[2] Under the second assignment of error, the only question to be considered is whether there is any evidence in the record upon which a verdict for the respondent can stand.

 694    SETH v. DEPT. OF LABOR & IND. [21 Wn. (2d)

He and his wife testified as to the assault and his condition right after it occurred. Two physicians gave as their opinions that the condition of which he complained was the result of the assault. This was sufficient, if believed by the jury, to warrant a finding to that effect.

[3] During his argument to the jury, counsel for the respondent stated, "The doctors for this defendant [the appellant] are under the thumb of the Department." An objection was made to the statement, but the court was not asked to instruct the jury to disregard it. Counsel then said, "These doctors have testified they have treated many of these cases, and I say they are under the thumb of the Department." The trial judge then said to counsel, "You are outside the record. Go on with something else." No application was at that time made by counsel for the appellant for an order declaring a mistrial and discharging the jury.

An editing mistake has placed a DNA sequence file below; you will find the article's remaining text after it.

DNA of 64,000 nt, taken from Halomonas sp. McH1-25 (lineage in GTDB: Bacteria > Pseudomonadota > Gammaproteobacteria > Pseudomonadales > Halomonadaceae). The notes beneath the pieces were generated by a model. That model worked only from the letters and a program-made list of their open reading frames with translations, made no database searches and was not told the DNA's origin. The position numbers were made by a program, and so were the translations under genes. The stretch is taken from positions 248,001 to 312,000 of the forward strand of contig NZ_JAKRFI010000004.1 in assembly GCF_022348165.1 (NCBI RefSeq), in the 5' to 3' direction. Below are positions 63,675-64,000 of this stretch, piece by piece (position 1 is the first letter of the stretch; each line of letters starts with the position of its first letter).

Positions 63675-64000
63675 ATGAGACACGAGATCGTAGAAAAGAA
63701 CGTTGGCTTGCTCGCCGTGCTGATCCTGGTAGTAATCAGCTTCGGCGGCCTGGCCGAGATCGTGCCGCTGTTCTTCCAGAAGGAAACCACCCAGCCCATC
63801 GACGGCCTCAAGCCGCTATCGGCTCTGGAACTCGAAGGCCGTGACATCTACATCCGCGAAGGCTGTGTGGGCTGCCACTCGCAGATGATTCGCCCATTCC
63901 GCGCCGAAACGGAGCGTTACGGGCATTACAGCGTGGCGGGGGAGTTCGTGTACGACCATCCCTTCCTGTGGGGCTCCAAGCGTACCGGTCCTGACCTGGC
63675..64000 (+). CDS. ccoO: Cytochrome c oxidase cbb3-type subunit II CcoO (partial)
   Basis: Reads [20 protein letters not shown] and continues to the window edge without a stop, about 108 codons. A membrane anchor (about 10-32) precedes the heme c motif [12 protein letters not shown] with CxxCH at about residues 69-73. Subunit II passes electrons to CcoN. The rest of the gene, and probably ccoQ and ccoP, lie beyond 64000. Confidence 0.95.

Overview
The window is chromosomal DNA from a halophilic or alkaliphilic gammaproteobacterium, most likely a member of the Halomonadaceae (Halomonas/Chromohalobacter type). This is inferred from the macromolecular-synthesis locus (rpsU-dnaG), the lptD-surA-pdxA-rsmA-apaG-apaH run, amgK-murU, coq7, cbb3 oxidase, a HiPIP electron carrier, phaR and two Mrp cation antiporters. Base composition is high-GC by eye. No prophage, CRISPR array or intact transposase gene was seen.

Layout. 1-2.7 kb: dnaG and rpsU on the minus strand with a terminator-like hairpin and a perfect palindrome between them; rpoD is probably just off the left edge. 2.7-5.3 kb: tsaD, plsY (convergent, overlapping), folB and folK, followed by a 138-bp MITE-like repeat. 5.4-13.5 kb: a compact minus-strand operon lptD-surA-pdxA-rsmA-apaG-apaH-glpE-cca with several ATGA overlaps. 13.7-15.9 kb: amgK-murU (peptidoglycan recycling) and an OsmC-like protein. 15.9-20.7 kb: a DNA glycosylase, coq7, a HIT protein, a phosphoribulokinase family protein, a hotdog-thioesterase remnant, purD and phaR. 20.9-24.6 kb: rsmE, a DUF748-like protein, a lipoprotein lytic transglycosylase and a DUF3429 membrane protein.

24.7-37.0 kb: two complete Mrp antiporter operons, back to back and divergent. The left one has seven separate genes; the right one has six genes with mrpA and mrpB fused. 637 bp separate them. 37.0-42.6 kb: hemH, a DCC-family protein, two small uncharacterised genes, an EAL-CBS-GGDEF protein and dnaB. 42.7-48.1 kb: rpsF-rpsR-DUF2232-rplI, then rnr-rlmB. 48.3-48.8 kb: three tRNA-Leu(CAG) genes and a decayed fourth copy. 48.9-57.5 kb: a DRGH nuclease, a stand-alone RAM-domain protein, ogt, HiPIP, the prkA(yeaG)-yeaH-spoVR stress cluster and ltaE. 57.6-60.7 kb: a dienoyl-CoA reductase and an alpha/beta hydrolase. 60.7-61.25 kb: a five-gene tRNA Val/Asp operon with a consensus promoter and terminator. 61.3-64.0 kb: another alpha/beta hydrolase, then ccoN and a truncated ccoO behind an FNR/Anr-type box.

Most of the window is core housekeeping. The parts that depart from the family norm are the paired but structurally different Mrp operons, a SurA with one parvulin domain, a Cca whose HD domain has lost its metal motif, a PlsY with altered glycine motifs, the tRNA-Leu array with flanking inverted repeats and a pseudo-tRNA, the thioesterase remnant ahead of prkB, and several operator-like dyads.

We have held that, in order to claim error because of misconduct of counsel in his argument to the jury, an objection alone is not sufficient, but the court must be requested to act, unless the misconduct was so flagrant that no instruction would cure it. Vanderveer v. Hillman, 122 Wash. 684, 211 Pac. 722. The action of the trial judge, of his own motion, was not only a rebuke to counsel, but also clearly indicated to the jury that his remarks were improper. We do not think it can be said that this episode affected the conclusion reached by the jury on the merits of the case.

The judgment is affirmed.

SIMPSON, C. J., MILLARD, STEINERT, and JEFFERS, JJ., concur.